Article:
If I told you I had the perfect marriage, would you believe me?  You might.  But more likely, you would simply smile benignly, thinking to yourself, Yeah, right.  Most likely, you would be listening through your own filters, which have been shaped by your upbringing, your environment and your own personality.  But consider for a moment.  We have all made mistakes in our lifetimes.  And we have all made choices in our lifetimes.  As a dear friend pointed out, a mistake is spilling a glass of milk — it’s an unfortunate event, and is not likely to affect your entire life.  A choice is a decision you made — consciously or unconsciously — that has brought you to your current situation.  Your life right now is a reflection of all the choices you made in the past.  When I claim that your life is perfect, I mean that it is exactly as it should be.  It is precisely as you designed it.

Now, you might protest, but did I choose to be fat?  or, did I decide to have a heart attack (or some other disease, fill in the blank)?  In a sense, you did.  Your choices are not necessarily conscious choices, but they are still choices.  Your current state of health is a direct reflection of how you have lived your life until this moment.  Consider your choice of spouses.  Did married life turn out as you expected?  If so, great – you get to feel proud of a choice well made; if not, the choice is still yours, to stay or leave or effect changes.  And remember that whatever changes are needed require effort from both parties.  Also remember that whatever change you choose to make may not be the “final” change that will hereafter carry you on wings of bliss from this moment on.  A choice is for the moment.  Its outcome may last much longer.  The important thing to realize is that we do have choices.  They can sometimes be obscure, difficult to make, difficult to accept as one’s own.  It’s much easier to lay blame on outside circumstances.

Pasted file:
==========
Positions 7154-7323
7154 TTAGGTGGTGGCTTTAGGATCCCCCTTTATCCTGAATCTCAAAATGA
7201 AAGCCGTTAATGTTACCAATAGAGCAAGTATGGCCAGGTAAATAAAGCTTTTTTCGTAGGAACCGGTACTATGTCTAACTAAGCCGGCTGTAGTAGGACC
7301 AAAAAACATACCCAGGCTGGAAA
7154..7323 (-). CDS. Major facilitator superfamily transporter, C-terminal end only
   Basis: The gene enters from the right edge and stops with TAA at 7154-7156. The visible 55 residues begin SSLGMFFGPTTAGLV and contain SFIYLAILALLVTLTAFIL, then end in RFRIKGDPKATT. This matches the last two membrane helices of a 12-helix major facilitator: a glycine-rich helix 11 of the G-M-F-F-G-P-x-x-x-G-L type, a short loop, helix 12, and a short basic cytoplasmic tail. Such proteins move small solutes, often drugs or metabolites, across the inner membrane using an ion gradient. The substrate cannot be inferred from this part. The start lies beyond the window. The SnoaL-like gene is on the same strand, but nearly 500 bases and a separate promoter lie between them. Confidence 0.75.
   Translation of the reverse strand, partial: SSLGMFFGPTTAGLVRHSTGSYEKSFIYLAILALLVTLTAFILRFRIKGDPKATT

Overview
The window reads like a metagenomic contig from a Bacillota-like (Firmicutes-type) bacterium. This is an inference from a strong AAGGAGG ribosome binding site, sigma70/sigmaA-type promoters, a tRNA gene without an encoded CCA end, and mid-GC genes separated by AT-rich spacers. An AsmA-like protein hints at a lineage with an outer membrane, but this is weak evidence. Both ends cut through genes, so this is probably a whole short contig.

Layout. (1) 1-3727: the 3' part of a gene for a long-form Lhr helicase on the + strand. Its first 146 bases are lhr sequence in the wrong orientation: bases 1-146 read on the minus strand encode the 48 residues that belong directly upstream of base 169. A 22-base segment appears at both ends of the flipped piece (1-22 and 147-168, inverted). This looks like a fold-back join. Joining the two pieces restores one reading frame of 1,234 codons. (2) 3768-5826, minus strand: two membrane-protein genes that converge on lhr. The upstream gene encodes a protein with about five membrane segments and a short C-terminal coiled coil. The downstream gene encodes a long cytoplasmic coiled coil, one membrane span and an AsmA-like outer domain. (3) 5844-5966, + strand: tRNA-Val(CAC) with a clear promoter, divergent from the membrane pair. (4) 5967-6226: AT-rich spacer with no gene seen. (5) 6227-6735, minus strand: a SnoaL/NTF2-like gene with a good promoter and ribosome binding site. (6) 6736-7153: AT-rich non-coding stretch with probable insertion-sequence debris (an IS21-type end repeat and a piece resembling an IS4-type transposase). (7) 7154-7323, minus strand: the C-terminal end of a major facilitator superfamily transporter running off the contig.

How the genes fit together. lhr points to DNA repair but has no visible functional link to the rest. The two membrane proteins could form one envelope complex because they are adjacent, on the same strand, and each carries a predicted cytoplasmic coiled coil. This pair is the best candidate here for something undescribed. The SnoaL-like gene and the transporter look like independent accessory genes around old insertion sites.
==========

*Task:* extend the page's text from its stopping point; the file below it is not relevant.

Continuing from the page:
I realize it is unnerving to look at one’s life and admit that it is perfect.  It almost suggests capitulation.  If it’s so perfect, why seek to make any changes?  The reason for that is again because of the choices we make.  If we are to accept our life as perfect just as it is, this would not argue against making changes in the present moment.  Remember that whatever we do at this moment becomes our past one moment later.  Therefore, if you feel your marriage does not support you, assess your options and consider the consequences.  Whatever you decide to do will then be your life at that point.  Can you be guaranteed that your life will be “better” after any decision?  Of course not.  But the crux of this exercise is the realization that you, ultimately, are solely responsible for how things are – and that translates to a life that is exactly as it should be, given the circumstances, given your current choices.  It is perfect.

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